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Plaintiff - Appellant,


DWIGHT E. MILLER, Attorney; FRANK D. DIEHL, Deputy Disciplinary Administrator,

Defendants - Appellees.

No. 02-3124

D.C. No. 01-CV-3295-GTV

(D. Kansas)


Before KELLY, McKAY, and MURPHY, Circuit Judges.

After examining the briefs and appellate record, this panel has determined unanimously that oral argument would not materially assist the determination of this appeal. See Fed. R. App. P. 34(a)(2); 10th Cir. R. 34.1(G). The case is therefore ordered submitted without oral argument.

Frank E. Swanson, proceeding pro se, appeals from an order of the district court dismissing his civil rights complaint brought pursuant to 42 U.S.C. §§ 1981, 1983. In his complaint, Swanson alleged that defendant Dwight Miller, Swanson's criminal defense attorney, failed to provide competent legal assistance at trial and that defendant Frank Diehl, the Deputy Disciplinary Administrator of the Kansas Bar Association, deliberately refused to address the issues presented by Swanson in his Bar complaint. Swanson also alleged generally that Diehl conspired with Miller to conceal Miller's misconduct and that Diehl denied Swanson access to the court, due process, and equal protection by failing to provide him copies of Miller's response to the Bar complaint. In dismissing Swanson's § 1981 claim, the district court noted that the claim failed because the complaint did not allege that Swanson was deprived of a federal right due to racially-motivated conduct. Instead, the district court concluded that Swanson's allegations amounted to claims of legal malpractice which should be raised in state court. As to Swanson's § 1983 claims, the district court noted as follows: (1) Swanson's conclusory allegations of a conspiracy between Miller and Diehl, unsupported by the allegation of specific facts showing the elements of conspiracy, were insufficient to state a claim for relief; (2) as a Bar official charged with investigating and presenting cases involving attorney discipline, Diehl was absolutely immune from a suit for money damages; (3) Swanson lacked standing, pursuant to binding Tenth Circuit precedent, to bring a civil rights action against those individuals charged with the investigation and resolution of Bar disciplinary complaints; and (4) Swanson had no constitutional or state-law right to access any of the materials filed by Miller in the disciplinary proceedings.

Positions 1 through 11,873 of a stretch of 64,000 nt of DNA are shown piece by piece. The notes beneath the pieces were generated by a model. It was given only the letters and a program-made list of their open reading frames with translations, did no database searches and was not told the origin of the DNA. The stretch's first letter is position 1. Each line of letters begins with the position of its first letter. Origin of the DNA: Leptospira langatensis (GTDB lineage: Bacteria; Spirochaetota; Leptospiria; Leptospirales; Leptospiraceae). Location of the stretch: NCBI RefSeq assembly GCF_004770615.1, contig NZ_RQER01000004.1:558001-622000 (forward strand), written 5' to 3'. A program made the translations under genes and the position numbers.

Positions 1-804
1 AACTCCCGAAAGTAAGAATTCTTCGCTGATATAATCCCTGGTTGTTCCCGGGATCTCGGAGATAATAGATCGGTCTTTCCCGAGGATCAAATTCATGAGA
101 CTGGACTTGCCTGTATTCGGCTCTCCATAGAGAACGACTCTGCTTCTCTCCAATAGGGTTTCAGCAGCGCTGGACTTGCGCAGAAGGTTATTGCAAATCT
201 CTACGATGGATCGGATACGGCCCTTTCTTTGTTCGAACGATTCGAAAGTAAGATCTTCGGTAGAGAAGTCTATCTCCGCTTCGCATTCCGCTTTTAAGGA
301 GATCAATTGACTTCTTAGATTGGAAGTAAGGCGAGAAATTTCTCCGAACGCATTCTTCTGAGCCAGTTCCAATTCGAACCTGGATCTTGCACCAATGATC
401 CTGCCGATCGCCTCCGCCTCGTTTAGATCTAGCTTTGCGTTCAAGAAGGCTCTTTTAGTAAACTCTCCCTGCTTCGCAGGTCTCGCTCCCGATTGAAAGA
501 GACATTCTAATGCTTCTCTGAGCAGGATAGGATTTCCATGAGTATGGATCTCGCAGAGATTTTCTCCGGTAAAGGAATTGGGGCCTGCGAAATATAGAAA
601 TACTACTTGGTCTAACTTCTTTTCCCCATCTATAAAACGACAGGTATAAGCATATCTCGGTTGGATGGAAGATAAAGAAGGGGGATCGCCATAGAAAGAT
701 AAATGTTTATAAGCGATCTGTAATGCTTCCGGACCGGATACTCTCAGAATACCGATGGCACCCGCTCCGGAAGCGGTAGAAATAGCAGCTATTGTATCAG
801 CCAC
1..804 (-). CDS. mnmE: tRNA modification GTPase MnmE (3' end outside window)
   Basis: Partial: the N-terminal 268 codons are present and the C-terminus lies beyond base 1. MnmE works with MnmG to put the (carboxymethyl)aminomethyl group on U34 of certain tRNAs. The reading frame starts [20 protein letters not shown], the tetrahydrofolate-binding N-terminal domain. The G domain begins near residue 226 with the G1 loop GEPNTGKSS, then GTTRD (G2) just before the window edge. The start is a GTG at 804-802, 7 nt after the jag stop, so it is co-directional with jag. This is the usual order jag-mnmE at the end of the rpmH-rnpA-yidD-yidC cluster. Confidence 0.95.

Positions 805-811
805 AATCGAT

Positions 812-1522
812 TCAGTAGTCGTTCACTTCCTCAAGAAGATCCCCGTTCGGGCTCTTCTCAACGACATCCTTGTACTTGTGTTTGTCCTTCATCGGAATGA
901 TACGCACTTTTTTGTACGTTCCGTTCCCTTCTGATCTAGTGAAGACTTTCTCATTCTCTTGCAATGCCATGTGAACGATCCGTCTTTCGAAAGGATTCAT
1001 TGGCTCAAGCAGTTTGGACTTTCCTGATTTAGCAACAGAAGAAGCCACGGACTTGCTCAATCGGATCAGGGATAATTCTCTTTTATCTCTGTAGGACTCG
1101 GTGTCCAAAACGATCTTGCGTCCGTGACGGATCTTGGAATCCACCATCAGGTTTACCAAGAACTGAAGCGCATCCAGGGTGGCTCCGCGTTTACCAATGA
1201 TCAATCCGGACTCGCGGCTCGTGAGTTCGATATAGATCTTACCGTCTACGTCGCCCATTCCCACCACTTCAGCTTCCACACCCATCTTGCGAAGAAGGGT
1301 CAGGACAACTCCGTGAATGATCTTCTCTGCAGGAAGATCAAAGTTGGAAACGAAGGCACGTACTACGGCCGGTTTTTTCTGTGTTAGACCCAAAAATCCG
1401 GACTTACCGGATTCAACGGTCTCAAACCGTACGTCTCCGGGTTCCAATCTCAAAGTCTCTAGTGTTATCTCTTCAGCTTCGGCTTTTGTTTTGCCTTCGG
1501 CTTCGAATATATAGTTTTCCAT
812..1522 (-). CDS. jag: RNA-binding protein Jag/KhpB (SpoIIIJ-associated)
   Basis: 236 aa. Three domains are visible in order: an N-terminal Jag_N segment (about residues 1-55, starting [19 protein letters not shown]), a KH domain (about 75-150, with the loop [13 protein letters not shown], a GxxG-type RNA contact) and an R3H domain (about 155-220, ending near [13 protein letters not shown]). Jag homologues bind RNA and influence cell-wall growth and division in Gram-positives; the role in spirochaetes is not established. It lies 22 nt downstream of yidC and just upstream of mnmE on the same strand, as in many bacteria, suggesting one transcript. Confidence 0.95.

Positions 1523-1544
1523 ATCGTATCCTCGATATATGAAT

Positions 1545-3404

This court has considered the contentions set out in Swanson's appellate filings and conducted a de novo review of both the district court's order and the entire record on appeal. Our review leads the court to conclude that the district court did not commit reversible error in dismissing Swanson's complaint. Accordingly, this court AFFIRMS the district court for substantially those reasons set out in the district court's thorough order of dismissal dated March 20, 2002.


Michael R. Murphy

Circuit Judge

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*. This order and judgment is not binding precedent, except under the doctrines of law of the case, res judicata and collateral estoppel. The court generally disfavors the citation of orders and judgments; nevertheless, an order and judgment may be cited under the terms and conditions of 10th Cir. R. 36.3.

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